There have been stacks of books written about whisky. Many of them are very similar. Many of them contain poor writing, as carefully crafted prose and drinks writing doesn’t often go hand-in-hand. So where do you even start with so many books out there?
I’ve decided to compile a list of ten very good books that every whisky drinker should have on their shelf. Are they the best? Nope, not necessarily. One of my favourites isn’t included on this list (as it’s pretty niche, quite a romanticised view to modern readers, and not very easy to buy).
Anyway, this top ten list consists of whisky books that hit a certain spot very nicely, and which you should have no trouble buying. There will be no ‘introduction to whisky’ type of books, as those are ten a penny and rarely have much soul. No bibles either. But each one on this list contributes something special to a bookshelf, and they’ve earned their place.
One thing that did strike me is that there are next to no women writers in this field. There’s Helen Arthur, who sadly recently passed away. I didn’t consider her book on Teachers to be quite essential reading (it’s still very good) and that’s almost it save for the occasional guide book or gift book. If anyone can help rectify this obvious gap, then please drop me a line with some suggestions. There are clearly plenty of women working in the field these days. Hopefully more will put pen to paper!
Here’s what I’ve got for my top ten whisky books:
1. The Science and Commerce of Whisky by Ian Buxton and Paul S Hughes
I was hugely impressed by this one. It’s probably the most comprehensive book written about the production of whisky. It doesn’t check in with simple facts – we’re talking serious stuff here, from chemical reactions in the still and in the cask, through to full historical context. Aimed at the academic reader, with a stunning amount of detail, it’s also accessible (for the most part) to whisky connoisseurs too. Buxton is a great writer, which I’ll get onto later, and his flair combined with Hughes’ pedigree as Professor of brewing and distilling at Heriot-Watt University means that it’s pretty much the only reference book most of us will ever need on the subject of whisky.
2. The Whisky Distilleries of the United Kingdom by Alfred Barnard
Published in 1887, this book is far more than just a snapshot of another era. This is an encyclopaedia of the early days of official Scotch whisky production. In a two-year period, Barnard essentially toured every whisky distillery in operation (162 across the UK at the time). That’s not a simple feat even using today’s methods of transport, let alone back them. He gives a written account of each distillery – from the approach by sea or foot, through to production capacities and interesting little facts. It brings to life another whisky world entirely. The modern reprint edition is a chunky tome, and even at £30 is well worth the money.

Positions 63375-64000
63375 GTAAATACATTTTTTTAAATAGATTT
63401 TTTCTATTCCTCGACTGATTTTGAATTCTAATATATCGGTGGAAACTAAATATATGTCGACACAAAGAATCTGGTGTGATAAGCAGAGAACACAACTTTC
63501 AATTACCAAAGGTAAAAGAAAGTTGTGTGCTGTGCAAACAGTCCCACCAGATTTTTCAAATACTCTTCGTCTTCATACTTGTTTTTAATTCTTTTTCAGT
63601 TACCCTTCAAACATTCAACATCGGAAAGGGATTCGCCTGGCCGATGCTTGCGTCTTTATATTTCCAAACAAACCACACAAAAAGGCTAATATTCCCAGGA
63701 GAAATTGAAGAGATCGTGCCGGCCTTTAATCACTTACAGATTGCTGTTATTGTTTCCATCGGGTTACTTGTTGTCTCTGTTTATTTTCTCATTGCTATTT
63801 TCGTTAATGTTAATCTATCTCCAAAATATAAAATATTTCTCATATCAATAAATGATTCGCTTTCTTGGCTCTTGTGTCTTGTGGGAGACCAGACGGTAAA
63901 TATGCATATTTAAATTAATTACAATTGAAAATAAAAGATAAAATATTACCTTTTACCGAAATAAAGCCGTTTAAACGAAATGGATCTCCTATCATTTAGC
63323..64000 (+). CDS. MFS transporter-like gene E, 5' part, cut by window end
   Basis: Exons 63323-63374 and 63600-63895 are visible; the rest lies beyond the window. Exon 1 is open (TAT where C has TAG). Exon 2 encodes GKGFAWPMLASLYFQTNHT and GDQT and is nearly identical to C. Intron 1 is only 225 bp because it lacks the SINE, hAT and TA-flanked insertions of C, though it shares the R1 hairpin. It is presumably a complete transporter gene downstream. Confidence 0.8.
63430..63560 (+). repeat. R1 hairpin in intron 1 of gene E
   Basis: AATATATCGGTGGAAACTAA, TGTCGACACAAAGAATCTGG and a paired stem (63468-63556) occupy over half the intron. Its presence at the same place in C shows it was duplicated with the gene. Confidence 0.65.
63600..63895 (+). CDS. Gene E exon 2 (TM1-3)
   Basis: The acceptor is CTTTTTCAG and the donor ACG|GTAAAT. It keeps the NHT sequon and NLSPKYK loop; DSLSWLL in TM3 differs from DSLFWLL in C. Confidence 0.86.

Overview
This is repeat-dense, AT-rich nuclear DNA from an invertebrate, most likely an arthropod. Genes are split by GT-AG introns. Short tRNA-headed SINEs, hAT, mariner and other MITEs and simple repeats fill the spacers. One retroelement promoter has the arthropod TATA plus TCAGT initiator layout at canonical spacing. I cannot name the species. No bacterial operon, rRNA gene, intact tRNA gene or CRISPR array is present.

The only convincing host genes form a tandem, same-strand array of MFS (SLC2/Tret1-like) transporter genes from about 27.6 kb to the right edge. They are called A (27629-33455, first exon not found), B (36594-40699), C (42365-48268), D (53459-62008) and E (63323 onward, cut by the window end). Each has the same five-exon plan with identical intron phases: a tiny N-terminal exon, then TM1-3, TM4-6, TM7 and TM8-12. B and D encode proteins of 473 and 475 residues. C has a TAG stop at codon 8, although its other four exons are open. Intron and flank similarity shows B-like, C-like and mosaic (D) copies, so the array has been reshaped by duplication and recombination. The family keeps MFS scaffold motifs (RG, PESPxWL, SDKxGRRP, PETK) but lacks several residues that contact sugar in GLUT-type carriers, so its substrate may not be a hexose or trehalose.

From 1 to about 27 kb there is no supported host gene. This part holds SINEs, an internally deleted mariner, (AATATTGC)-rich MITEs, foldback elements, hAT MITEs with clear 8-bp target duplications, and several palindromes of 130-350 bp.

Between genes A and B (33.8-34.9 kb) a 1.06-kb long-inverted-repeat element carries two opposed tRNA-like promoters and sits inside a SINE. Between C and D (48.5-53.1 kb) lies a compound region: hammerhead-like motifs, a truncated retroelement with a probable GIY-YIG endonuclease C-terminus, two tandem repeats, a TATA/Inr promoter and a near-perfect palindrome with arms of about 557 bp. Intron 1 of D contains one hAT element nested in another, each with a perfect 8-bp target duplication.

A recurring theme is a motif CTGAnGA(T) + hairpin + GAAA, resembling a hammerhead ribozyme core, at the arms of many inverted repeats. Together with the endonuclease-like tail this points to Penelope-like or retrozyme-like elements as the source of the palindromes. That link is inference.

3. The Malt Whisky Yearbook edited by Ingvar Ronde
This one comes out yearly, and it’s pretty much not to be missed. Industry updates, profiles on most distilleries, speculative guesses as to where the whisky business will be – it is, for the most part, genuinely fascinating. With numerous contributors, it’s a far more reliable go-to guide than Wikipedia, and contains a bucket-load of stats and tasting notes. What’s not to like?
4. Whisky Galore by Compton Mackenzie
There’s room for fiction on this list. Whisky Galore is a charming, witty and, to be honest, for any whisky nut it’s a joy to read. Mackenzie’s famous novel was published in 1947, and has been turned into a film of the same name (which, incidentally, is going to be remade). Whisky Galore is about the fictional islands of Great Todday and Little Todday, off the Scottish mainland, during wartime. The islands tragically run out of whisky – a fact which is enough to shock one elderly resident to death. So when a cargo vessel, the S.S. Cabinet Minister, runs aground carrying 50,000 cases of whisky, you can imagine what that might do to whisky-starved islanders…
5. Whisky Tales by Charles Maclean